BDNF, associated with plasticity in the central and peripheral nervous system, is decreased in serum in acute major depressive episodes and restored in remission (Molendijk et al., 2014). The glial marker protein S100B is elevated during major depressive episodes and decreased following successful treatment (Schroeter et al., 2013). Thus, fluctuations in serum levels of BDNF and S100B seem to be state markers for major depression. This is supported by powerful meta-analyses including a very high number of subjects (Schroeter et al., 2008; Polyakova et al., 2015). NSE is a marker for neuronal injury. In contrast to BDNF and S100B, serum NSE levels seem to be stable in depression suggesting mainly glial dysfunction (Schroeter et al., 2013). However, a recent publication reported increased NSE levels in cerebrospinal fluid (Schmidt et al., 2015), leaving more space for discussion.

Due to clinical similarities with major depression, we expect similar biomarker changes in minor depression. Since BDNF levels do not correlate with depression severity (Molendijk et al., 2011), decreased serum BDNF might also be observed in minor depression. In this disorder it might reflect impaired constitutive or activity-dependent BDNF expression, resulting in impaired brain plasticity. Increased S100B in minor depression may indicate early glial pathology that precedes specific neuronal changes such as in major depression (Rajkowska, 2000). Unaltered (comparing to healthy controls) NSE should confirm that there is no neuronal damage in minor depression.

To further explore the etiology of minor depression we analyzed serum levels of BDNF, S100B and NSE in subjects with minor depression and healthy control subjects from the Leipzig population-based study of civilization diseases (LIFE). Serum levels of BDNF, S100B and NSE were considered as primary outcomes. In analogy to major depression we hypothesized a decrease of BDNF and an increase of S100B, without changes of NSE in minor depression.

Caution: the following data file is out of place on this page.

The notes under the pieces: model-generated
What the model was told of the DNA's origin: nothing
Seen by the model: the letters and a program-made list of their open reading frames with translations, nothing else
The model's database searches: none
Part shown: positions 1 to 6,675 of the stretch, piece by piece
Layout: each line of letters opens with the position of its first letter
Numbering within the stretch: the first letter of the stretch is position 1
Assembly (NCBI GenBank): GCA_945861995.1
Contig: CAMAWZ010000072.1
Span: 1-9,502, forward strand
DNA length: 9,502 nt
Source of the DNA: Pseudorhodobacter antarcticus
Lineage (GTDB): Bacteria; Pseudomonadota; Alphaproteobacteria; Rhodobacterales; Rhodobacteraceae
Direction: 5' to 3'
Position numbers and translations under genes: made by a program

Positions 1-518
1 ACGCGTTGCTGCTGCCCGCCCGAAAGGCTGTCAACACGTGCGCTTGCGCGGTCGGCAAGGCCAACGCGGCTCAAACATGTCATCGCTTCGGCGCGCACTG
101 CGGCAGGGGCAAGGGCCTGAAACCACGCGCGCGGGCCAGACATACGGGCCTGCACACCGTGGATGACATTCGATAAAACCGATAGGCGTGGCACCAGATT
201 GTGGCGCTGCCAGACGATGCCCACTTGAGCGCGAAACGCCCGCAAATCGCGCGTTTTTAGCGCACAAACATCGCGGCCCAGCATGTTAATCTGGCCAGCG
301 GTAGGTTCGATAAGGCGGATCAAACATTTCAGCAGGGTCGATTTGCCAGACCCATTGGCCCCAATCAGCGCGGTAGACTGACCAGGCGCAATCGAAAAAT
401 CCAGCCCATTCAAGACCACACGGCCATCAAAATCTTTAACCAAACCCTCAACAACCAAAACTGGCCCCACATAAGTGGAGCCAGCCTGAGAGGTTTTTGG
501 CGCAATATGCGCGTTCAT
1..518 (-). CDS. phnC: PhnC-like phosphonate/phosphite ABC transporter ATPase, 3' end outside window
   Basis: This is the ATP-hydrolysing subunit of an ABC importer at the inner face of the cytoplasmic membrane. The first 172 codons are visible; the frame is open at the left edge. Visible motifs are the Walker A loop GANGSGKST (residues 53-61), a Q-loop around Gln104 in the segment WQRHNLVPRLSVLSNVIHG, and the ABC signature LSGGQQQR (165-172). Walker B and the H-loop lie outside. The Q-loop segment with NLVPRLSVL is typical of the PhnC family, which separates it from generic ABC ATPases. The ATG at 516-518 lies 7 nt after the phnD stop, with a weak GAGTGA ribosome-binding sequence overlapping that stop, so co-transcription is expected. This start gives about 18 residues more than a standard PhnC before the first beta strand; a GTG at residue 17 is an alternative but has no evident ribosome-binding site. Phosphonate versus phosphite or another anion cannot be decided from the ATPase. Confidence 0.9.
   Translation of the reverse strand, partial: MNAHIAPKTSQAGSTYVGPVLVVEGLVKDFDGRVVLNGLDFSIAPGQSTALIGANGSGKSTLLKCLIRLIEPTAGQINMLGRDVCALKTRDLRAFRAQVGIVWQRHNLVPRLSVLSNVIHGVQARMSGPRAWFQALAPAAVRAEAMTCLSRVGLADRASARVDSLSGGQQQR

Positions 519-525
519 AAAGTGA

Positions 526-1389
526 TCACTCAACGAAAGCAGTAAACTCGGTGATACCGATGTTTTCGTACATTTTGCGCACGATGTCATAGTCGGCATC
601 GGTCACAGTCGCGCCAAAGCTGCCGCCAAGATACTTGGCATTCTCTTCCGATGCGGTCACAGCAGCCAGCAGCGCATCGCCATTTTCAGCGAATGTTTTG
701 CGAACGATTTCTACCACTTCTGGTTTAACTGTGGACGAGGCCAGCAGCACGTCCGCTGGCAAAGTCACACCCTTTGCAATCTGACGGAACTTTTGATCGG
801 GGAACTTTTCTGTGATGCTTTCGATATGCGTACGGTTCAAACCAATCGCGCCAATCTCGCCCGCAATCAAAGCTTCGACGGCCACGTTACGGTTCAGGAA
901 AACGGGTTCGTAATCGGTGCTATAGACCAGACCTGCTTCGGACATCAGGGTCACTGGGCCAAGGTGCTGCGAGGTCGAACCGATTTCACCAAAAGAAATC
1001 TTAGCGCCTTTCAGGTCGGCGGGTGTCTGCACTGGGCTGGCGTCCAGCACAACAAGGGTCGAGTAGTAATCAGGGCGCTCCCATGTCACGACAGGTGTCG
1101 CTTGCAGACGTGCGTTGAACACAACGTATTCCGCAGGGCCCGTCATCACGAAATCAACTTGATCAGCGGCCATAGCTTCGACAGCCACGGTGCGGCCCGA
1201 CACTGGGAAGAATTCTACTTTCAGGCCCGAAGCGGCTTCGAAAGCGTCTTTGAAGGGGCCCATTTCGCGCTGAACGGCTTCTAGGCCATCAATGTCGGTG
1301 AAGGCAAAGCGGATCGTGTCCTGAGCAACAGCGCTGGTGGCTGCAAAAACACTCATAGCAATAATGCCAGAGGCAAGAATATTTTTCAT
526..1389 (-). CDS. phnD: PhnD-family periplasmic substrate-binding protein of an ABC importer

An association between late life minor depression and the vascular hypothesis of depression (Taylor et al., 2013) was investigated in explorative analyses by correlating white matter hyperintensities to serum markers. In order to control for confounding variables we correlated age and body mass index (BMI) with serum markers. Correlation of serum markers with clinical and imaging parameters, such as age, BMI and extent of white matter hyperintensities were considered as secondary outcomes.

Materials and Methods

Participants

Twenty seven subjects 60 years and older satisfying the DSM-IV criteria for minor depressive episode and eighty two healthy control subjects were selected from the LIFE study. LIFE study includes a representative sample from the Leipzig population (Loeffler et al., 2015). All of the participants provided their written informed consent in accordance with the Declaration of Helsinki before participation in the study. The study was approved by the ethics board of the Medical Faculty of the University of Leipzig. At the moment of subjects’ selection the LIFE study database included 1617 subjects over 60 years of age. Every subject underwent structured psychiatric interview, neuropsychological testing, clinical examination, blood sampling and scanning with multimodal magnetic resonance imaging (MRI).

Diagnostic Criteria and Laboratory Procedures

Minor depressive episode according to DSM-IV criteria was diagnosed based on the structured clinical interview for DSM-IV axis I disorders (SCID). White matter hyperintensities were rated by experienced neuroradiologists using the Fazekas scale (Fazekas et al., 1987) in fast fluid-attenuated inversion recovery (FLAIR) images.

Blood samples were collected from the subject’s cubital vein at the first day of the study. The mean time between blood sampling and psychiatric interview was 10.0 (4.3) days for subjects with minor depression and 13.0 (9.0) for healthy subjects. All samples were collected uniformly in the morning, following overnight fasting. Serum was prepared using the standard operating procedures. In brief, samples were left for 45 min for clotting, followed by a centrifugation step (10 min, 2750 g, 15°C). Samples were then filled in straws (CryoBioSytems IMV, France) by an automatic aliquoting system (DIVA, CryoBioSytems IMV, France). After that serum samples were stored at −80°C. To minimize freeze-thaw cycles, samples were sorted in a cryogenic work bench (temperatures below −100°C) and automatically stored in tanks with a coolable top frame in the gas phase of liquid nitrogen (Askion, Germany; Loeffler et al., 2015).